Former navy diver Rob Hewitt, who spent 75 hours treading water when lost at sea in 2006, leads a sea survival course for young Maori at Karitane. Photo by Gregor Richardson
Rob Hewitt knows a thing or two about sea survival, and has
been sharing his knowledge with Dunedin youth this week.
The former navy diver was lost at sea in 2006, spending 75
hours treading water before being rescued.
Since then, he has become a water safety crusader, and during
the past week has taught sea survival skills to about 75
secondary school-aged children from the wider Dunedin area.
The day skipper and sea survival courses were run as part of
Kia Maanu, Kia Ora - a partnership programme involving
ActivePost and Water Safety New Zealand.
Mr Hewitt said the training - offered throughout New Zealand
- was specific to Maori and aimed to initiate a greater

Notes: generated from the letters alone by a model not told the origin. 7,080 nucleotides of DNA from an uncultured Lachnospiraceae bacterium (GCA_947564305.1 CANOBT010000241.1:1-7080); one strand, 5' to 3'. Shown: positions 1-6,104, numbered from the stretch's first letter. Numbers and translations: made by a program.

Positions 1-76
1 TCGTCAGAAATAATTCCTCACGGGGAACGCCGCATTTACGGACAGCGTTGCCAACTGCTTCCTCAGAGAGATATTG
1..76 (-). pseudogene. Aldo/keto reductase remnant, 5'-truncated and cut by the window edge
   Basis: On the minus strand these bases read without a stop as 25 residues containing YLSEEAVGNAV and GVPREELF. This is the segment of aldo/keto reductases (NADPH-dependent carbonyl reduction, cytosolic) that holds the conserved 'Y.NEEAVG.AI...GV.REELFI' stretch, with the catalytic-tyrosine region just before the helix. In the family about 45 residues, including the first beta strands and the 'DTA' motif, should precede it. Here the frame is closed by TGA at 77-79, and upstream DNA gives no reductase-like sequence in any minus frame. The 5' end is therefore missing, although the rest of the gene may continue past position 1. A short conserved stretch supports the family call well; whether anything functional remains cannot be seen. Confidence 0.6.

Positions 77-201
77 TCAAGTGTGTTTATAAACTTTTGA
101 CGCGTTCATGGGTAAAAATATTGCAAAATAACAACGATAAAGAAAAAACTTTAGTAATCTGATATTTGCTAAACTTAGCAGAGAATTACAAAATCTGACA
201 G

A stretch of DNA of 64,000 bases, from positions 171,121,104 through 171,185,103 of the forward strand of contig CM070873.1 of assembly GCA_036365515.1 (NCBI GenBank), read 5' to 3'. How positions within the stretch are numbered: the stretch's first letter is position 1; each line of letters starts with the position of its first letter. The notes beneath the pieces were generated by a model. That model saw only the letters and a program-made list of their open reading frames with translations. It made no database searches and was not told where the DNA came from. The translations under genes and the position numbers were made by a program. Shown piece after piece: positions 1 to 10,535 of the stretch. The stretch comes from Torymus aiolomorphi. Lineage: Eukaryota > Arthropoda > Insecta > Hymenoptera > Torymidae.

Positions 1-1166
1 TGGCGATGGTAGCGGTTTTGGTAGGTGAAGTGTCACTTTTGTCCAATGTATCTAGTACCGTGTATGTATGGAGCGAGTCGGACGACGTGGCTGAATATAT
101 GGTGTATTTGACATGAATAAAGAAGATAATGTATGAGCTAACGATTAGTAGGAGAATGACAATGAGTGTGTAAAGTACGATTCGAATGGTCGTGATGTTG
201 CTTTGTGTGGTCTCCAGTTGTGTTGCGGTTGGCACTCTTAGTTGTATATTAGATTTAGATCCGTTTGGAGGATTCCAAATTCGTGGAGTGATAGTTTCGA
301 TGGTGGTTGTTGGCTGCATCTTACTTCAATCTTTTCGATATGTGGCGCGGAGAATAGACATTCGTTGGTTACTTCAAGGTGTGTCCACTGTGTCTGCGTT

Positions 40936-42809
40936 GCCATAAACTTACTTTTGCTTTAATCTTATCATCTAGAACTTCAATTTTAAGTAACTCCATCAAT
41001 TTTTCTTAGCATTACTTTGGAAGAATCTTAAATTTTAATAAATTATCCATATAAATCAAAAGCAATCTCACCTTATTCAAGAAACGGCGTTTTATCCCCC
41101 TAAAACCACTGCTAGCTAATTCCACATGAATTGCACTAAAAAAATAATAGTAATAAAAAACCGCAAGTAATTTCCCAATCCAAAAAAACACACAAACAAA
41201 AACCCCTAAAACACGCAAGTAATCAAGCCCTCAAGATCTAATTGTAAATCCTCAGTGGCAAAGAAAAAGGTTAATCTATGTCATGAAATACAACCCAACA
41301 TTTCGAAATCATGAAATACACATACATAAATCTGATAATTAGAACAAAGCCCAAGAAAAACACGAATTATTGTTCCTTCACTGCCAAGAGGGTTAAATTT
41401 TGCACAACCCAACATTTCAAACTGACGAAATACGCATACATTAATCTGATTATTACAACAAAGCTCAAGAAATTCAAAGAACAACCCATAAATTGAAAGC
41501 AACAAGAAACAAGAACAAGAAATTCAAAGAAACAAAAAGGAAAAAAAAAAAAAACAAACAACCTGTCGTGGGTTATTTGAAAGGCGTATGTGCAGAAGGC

awareness of the importance of safety in relation to boating
and other ocean activities.
''Maori are water-based people ... These day skipper courses
equip participants with best practice boatmanship skills and
ensure that our people return home to their families
safely,'' he said.
Mr Hewitt spent time at Otago Boys' High School taking pupils
through the programme, before repeating the message to Maori
groups in Karitane.
Some of those taught by Mr Hewitt will have the chance to
help sail a double hull waka to Stewart Island between April
12 and May 13.
Water Safety New Zealand chief executive Matt Claridge said
Maori were consistently overrepresented in New Zealand's
''This is about engaging with a community for whom water is a
major part of its culture, and working with them to move
towards viewing safety as a key consideration,'' he said.
The programme covers boat handling, safety equipment,
navigation, tides, weather, regulations, handling emergencies
and marine knots.